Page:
Enter the Payment Processor
Before we get too deep into our subject, some clarification is in order. While acquiring banks are often referred to as “processing” transactions, there is another factor to this equation: the payment card processor. The terms “acquirer” and “payment processor” are often used interchangeably, but in reality describe two different entities, performing two different functions:
The financial institution that underwrites and processes payment card transactions.
A company that facilitates communication between the merchant and the cardholder's bank.
A payment processor acts as the intermediary, securing payment data and making sure transactions comply with security standards. These companies do a lot of the legwork such as verifying card details, facilitating transfers, passing information back and forth between parties, and keeping that information secure in the process.
The acquiring bank maintains their customers’ merchant accounts. This is an open line of credit allowing the bank to accept transactions and deposit funds on behalf of each business it works with. Think of a merchant account as a virtual bank account linked to a physical bank account and used to process payment cards. The acquirer takes transactions that are approved by the payment processor and settles the relevant accounts.
Why Are Acquiring Banks Necessary?
Payment processors do much of the actual processing of payment card transactions. So, if payment processors are handling the work load, what do acquiring banks bring to the table? Financial backing, for one thing.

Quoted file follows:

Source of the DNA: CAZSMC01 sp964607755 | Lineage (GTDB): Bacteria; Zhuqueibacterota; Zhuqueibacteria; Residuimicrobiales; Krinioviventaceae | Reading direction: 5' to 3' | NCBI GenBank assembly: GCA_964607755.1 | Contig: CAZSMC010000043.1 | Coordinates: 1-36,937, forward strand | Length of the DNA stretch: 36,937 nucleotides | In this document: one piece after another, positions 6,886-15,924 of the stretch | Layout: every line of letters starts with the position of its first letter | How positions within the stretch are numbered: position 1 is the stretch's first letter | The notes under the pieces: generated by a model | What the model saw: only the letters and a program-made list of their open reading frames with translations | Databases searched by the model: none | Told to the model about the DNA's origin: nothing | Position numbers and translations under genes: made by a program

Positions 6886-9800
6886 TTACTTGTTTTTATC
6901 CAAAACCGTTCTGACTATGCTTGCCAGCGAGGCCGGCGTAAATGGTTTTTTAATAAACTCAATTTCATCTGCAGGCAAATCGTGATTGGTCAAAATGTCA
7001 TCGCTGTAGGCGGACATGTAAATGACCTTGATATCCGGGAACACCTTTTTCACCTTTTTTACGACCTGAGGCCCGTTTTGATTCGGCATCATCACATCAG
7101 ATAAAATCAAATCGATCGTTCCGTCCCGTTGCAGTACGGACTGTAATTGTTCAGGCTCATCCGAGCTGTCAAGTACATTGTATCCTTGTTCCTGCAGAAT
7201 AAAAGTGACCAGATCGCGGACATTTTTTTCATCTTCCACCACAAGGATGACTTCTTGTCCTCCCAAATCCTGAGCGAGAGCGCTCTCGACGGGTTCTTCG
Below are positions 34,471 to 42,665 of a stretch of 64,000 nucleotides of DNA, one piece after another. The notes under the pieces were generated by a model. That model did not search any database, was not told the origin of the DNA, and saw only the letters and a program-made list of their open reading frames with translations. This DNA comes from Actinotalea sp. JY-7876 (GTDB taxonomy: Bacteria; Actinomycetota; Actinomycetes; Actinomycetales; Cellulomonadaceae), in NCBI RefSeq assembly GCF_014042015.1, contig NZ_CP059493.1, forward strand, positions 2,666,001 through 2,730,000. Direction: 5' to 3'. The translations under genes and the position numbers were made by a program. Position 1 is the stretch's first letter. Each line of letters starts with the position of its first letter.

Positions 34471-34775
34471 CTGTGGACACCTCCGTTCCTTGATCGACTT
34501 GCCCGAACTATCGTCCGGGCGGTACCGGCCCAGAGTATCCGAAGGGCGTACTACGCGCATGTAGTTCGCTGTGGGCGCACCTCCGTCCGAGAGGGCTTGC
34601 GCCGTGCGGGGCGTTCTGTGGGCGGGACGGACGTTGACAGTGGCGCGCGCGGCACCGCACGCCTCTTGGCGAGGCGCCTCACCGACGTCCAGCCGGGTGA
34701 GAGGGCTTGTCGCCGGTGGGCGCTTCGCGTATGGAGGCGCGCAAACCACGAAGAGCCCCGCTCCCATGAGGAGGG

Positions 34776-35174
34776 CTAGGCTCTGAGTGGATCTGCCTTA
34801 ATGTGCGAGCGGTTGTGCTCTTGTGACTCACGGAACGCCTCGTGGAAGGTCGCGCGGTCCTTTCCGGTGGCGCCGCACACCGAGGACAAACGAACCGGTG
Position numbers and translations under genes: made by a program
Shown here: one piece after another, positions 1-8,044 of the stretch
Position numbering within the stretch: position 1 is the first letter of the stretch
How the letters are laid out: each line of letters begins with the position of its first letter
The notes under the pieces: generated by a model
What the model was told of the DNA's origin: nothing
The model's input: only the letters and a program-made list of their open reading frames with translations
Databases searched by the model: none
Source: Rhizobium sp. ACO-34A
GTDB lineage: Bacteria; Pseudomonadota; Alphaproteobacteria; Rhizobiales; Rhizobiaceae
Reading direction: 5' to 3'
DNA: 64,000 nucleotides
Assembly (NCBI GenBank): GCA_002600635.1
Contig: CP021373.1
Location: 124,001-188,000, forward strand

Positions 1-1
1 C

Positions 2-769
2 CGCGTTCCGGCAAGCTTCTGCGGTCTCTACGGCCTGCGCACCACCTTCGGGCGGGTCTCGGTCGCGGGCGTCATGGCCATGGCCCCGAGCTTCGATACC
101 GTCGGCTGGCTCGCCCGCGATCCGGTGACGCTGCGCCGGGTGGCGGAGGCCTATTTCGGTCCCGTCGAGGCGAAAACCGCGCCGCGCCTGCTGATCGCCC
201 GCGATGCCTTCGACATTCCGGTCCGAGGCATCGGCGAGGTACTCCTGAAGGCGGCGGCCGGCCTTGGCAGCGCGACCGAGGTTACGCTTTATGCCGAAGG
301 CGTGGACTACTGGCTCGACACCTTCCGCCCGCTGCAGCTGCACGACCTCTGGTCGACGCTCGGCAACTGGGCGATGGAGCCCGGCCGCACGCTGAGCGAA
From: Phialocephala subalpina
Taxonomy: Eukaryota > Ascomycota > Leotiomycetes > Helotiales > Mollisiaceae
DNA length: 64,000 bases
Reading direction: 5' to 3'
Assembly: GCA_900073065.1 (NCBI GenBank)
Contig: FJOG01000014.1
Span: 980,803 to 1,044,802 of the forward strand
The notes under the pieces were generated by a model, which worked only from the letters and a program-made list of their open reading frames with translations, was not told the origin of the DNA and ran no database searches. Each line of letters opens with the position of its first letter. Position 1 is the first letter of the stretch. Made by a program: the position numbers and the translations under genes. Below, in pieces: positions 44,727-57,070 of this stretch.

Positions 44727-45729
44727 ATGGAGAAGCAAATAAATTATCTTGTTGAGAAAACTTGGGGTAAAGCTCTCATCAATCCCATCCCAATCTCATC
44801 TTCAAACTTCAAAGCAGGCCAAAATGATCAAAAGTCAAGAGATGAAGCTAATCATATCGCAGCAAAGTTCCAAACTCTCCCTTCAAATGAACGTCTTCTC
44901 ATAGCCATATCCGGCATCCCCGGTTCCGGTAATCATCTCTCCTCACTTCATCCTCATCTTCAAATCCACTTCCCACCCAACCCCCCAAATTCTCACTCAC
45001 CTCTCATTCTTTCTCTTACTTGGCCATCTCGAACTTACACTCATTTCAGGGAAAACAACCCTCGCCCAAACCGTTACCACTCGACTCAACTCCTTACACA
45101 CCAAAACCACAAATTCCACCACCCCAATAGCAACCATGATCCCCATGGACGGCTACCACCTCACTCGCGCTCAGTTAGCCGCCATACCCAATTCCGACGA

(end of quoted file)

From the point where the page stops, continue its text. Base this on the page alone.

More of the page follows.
Processors are not banks; they’re limited in the services they can provide. Some acquirers may offer payment processing solutions, and many larger ones do. Ultimately, though, merchants need someone to facilitate payments (the processor), and someone to extend credit and receive payments (the acquirer). Acquirers provide the funds that allow for the timely settlement of payment card transactions. It’s comparable to extending a loan to the merchant or PSP until the card transaction can be settled.
Obviously, there’s a certain amount of risk involved with that, and the banks also assume the responsibility for processed transactions. Since merchant accounts are considered lines of credit (as opposed to holding accounts), acquirers also take on the inherent risk associated with transactions they process.
For example, let's say a business goes bankrupt and is unable to pay out customer refunds, disputed transactions, or bank chargebacks. That merchant’s acquiring bank must accept those liabilities and provide funds to settle all accounts. That explains why businesses with the most risk have the fewest options when it comes acquirers. It also explains why the options available will be costlier and have more restrictions.
Understanding the Essentials
If all of this sounds confusing…you’re not alone. Unfortunately, your payments management efforts won’t be as effective as they should be if you’re struggling to master the labyrinth-like processes and terminology associated with chargebacks. It’s quite possible you’re throwing away profits.